New study links sports concussions to depression and dementia

The growing pile of research about head injuries in pro sports got a huge dump of new evidence this morning, when researchers at Boston University’s Center for the Study of Traumatic Encephalopathy published a new study in which they carefully examined the brain tissue of 85 deceased individuals with a history of repetitive head trauma—veterans, boxers and football and hockey players. They found that 68 of the 85 had chronic traumatic encephalopathy — a degenerative brain disorder linked to memory loss, depression and dementia. The study more than doubled the number of documented cases of CTE and supports previous evidence that linked the NFL to CTE. PBS reports:

Previously, CTE had been found in 18 of the 19 former NFL players whose brains were examined. The 15 new [NFL] cases in the BU study mean that of the 34 brains of former NFL players that have been examined, 33 had the disease. Linemen made up 40 percent of those cases, supporting research that suggests repetitive head trauma occurring on every play — not concussions associated with violent collisions — may be the biggest risk. BU also reported CTE in four former NHL players.

The study seems extra-pertinent today as it comes only two days after Kansas City Chiefs linebacker Jovan Belcher shot and killed his girlfriend, then drove to the team’s practice facility where he shot and killed himself in front of his coach and general manager. Belcher, 25, had been a linebacker for the Chiefs for four years. According to friends, after a recent game against the Bengals Belcher “was dazed and was suffering from short-term memory loss. He could not remember the events that had taken place prior to that game or what he had said to get Kasi [Kasandra Perkins] to return home.”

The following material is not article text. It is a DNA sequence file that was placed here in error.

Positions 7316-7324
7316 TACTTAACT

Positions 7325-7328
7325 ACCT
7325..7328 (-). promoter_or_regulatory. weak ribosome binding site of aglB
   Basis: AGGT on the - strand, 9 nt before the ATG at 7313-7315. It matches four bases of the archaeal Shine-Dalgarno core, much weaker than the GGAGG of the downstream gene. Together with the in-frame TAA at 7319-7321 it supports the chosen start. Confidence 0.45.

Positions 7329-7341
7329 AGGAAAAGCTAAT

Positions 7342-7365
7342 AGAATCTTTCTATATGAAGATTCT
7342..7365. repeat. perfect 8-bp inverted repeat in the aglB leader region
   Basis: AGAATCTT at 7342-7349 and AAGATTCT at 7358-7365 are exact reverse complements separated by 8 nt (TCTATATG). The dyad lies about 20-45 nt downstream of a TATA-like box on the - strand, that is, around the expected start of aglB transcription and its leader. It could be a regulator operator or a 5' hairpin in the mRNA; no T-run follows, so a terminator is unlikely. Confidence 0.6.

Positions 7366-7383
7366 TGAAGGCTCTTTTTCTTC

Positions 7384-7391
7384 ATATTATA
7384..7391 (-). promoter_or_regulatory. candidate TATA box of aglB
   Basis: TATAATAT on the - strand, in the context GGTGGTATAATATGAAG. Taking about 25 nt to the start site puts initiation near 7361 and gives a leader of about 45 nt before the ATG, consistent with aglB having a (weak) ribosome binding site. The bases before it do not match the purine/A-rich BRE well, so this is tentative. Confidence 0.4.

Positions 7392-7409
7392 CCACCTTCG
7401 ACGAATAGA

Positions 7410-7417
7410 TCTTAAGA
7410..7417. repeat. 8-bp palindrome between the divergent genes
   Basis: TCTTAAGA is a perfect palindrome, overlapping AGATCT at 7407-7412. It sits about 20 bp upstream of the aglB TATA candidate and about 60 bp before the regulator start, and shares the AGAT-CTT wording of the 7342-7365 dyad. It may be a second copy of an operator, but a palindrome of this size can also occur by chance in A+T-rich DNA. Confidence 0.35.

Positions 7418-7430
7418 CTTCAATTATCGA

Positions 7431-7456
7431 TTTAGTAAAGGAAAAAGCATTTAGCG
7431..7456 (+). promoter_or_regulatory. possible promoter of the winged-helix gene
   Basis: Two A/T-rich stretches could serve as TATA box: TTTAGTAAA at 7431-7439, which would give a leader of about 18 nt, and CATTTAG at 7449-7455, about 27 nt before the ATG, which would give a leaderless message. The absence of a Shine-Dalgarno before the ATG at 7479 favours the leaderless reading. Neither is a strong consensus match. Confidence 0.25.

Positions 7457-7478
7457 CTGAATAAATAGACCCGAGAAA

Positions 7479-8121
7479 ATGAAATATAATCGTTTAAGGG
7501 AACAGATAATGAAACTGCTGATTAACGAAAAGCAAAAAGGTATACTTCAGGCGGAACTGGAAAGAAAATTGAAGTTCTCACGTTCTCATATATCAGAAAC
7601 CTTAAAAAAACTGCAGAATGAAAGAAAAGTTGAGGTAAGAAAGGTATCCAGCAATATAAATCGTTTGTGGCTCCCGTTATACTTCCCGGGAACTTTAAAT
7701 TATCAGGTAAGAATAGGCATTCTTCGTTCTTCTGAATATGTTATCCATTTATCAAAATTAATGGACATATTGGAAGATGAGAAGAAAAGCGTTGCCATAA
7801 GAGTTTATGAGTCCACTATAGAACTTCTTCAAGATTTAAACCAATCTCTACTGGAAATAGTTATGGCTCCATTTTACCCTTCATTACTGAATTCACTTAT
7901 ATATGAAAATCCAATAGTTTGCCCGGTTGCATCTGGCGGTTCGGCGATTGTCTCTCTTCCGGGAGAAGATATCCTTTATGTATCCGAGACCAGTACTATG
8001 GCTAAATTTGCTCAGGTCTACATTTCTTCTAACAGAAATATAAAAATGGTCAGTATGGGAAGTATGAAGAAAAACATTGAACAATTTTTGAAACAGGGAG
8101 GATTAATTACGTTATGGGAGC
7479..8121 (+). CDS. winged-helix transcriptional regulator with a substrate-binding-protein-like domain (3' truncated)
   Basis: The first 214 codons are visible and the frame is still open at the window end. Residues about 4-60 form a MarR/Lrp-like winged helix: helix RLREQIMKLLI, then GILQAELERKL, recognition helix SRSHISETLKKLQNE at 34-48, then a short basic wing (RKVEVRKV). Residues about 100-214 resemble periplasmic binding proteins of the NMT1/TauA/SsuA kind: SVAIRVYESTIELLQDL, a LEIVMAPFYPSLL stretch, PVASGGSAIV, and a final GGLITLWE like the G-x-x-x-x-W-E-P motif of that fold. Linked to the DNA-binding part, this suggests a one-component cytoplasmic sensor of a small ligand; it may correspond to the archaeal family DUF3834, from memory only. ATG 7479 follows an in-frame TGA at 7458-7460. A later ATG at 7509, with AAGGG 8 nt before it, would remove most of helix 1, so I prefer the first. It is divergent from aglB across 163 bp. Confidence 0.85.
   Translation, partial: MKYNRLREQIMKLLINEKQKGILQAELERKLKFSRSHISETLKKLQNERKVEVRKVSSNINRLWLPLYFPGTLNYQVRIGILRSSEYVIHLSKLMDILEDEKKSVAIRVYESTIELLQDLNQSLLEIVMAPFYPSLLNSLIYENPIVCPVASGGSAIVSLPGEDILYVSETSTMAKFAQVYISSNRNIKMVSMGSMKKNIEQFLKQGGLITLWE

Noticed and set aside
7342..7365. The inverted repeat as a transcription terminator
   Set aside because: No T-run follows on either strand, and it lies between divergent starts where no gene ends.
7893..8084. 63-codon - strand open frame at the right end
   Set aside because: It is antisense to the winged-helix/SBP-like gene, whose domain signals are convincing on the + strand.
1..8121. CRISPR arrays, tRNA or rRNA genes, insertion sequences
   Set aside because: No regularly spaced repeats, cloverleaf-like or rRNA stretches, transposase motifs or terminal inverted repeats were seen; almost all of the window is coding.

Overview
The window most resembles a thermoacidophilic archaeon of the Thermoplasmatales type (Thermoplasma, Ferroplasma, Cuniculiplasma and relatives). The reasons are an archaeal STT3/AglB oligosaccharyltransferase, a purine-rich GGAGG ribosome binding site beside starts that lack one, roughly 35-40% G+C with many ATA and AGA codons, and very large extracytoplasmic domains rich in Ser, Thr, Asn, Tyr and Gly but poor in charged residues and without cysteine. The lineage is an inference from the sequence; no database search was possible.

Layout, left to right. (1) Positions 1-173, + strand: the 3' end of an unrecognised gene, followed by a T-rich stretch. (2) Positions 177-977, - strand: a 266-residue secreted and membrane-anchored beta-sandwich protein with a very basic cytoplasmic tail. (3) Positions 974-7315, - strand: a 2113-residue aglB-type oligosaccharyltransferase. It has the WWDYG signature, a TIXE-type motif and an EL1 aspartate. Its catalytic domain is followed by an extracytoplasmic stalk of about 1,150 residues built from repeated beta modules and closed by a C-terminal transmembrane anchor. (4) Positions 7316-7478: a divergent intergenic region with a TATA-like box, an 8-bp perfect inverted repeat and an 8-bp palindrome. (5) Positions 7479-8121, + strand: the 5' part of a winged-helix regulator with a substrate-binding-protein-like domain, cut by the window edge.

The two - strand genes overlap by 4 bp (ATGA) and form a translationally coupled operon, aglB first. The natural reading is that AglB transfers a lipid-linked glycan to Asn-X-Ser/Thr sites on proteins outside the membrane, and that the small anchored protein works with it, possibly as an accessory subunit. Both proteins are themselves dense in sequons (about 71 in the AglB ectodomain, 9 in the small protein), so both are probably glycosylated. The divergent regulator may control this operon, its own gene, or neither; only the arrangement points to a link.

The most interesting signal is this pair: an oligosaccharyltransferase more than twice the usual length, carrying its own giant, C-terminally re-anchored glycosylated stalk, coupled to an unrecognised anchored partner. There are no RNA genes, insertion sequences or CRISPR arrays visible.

Though drawing a link between an individual tragedy—which also involved an addiction to prescription pain killers—and a large study is precarious, researchers have been documenting dementia and depression in ex-football players for years. In just the past two years six NFL players have committed suicide, and in September former Bears star Jim McMahon, 53, spoke to CNN about suffering from the early stages of dementia, which he attributes to his 14 year career as a quarterback. He and a group of other players are suing the NFL, which they say teaches players to lead with their heads.

Critics acknowledge the existence of CTE, but some accuse BU of creating hysteria about football injuries. Others are suggesting factors besides head trauma may be behind the disease.

(Image via Sport In Law)